“For the most part, customers favor the extremes of merlot,” says Daniel Franks, wine director at Chez Melange in Redondo Beach, CA. “Either they’ll have a glass of house merlot, or for those in the know, they go big, such as ordering a glass of Twomey by Silver Oak. If we put a mid-level merlot on the list, we never sell it.”
The 2010 Twomey, which Chez Melange sells for $25 a glass, is a full to very full-bodied Sonoma red, Franks says. “It’s borderline jammy, but not in the sense of a zinfandel, just very thick fruit.” This wine, he says, has well-balanced acids and a velvety body “without succumbing to punching you in the face.”
Leonetti Cellar’s rich merlot is hard to drink without food, Franks says. The Walla Walla, WA, wine is plum driven and spicy, and is “viscous, velvety and thick on the palate,” he says.
It also has a smokiness that’s often inherent in Washington wines, Franks notes. Chez Melange serves this merlot primarily during the winter months; it’s priced at $35 a glass.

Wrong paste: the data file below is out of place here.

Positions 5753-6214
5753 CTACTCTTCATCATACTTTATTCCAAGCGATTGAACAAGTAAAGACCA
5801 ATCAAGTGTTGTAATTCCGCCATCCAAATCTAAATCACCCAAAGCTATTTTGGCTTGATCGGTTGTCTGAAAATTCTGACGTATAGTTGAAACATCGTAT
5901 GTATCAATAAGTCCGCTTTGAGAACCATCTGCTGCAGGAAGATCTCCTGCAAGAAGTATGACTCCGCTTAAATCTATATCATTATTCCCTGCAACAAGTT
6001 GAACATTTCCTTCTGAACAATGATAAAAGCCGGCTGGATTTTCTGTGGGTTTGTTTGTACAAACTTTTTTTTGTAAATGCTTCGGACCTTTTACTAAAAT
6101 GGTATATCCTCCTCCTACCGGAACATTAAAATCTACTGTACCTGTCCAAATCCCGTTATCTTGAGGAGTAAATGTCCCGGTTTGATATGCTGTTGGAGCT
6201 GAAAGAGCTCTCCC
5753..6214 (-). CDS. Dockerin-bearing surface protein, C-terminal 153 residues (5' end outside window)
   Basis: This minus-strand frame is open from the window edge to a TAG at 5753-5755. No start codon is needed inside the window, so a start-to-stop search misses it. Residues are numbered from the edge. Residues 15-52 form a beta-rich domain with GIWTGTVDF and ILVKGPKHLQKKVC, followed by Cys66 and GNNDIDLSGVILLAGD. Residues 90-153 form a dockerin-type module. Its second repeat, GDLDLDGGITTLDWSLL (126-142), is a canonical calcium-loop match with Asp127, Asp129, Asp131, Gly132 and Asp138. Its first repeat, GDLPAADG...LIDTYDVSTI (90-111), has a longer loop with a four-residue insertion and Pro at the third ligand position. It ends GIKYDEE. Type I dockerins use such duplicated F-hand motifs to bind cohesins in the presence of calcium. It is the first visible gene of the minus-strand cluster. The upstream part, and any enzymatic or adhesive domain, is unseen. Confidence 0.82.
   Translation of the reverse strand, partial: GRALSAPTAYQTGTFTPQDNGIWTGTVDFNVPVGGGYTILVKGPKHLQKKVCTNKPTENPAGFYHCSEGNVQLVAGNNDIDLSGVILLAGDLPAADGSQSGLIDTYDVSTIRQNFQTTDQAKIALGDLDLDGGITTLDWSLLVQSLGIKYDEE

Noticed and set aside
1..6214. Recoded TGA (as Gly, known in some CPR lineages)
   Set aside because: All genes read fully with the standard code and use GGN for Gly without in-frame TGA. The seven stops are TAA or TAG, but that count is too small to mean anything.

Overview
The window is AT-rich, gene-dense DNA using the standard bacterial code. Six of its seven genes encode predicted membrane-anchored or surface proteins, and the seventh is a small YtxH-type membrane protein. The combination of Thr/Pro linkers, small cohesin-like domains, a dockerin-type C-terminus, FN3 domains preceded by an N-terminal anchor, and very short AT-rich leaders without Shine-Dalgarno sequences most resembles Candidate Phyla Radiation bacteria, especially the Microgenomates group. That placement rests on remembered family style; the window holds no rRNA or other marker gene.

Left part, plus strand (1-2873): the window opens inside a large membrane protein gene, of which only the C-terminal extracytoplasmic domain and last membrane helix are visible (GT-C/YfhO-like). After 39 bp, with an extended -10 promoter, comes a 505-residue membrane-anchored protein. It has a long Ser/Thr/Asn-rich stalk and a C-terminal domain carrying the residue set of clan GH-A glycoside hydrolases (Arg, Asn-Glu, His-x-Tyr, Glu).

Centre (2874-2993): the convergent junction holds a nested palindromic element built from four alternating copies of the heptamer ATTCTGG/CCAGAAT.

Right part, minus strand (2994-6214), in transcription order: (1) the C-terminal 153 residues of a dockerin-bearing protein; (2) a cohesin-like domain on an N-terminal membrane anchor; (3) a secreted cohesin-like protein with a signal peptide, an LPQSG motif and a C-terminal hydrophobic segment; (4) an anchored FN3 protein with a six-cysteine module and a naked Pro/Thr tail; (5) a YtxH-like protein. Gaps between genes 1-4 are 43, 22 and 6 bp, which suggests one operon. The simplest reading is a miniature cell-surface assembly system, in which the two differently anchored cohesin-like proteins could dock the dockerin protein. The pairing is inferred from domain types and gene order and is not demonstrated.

About 70% of the restaurant’s wine sale are by the glass. Hitching Post from Santa Ynez Valley, CA, is the leanest of Franks’ merlot picks. The wine features plum character and round fruit, though low tannins.
Priced at $12 a glass, Hitching Post is often the house wine/merlot at Chez Melange. “It’s easy drinking, and not a ton of complexity, which is good for a house merlot,” Franks says.
Washington State Wonders
The Northwest is a big focus for merlots, especially Washington state, says Jason Gordon, general manager/wine director for Pazzo Ristorante in Portland, OR. “The flavor is bigger fruit, rich and velvety, without the high alcohol and sugar content of some of the California merlots.”
Washington wines are akin to those from Italy, and the components are better integrated, he says. “There’s not so much fruit, but more of a roundness, and it’s less tannic. They’re not quite as fruit heavy, or as alcoholic as those in California.”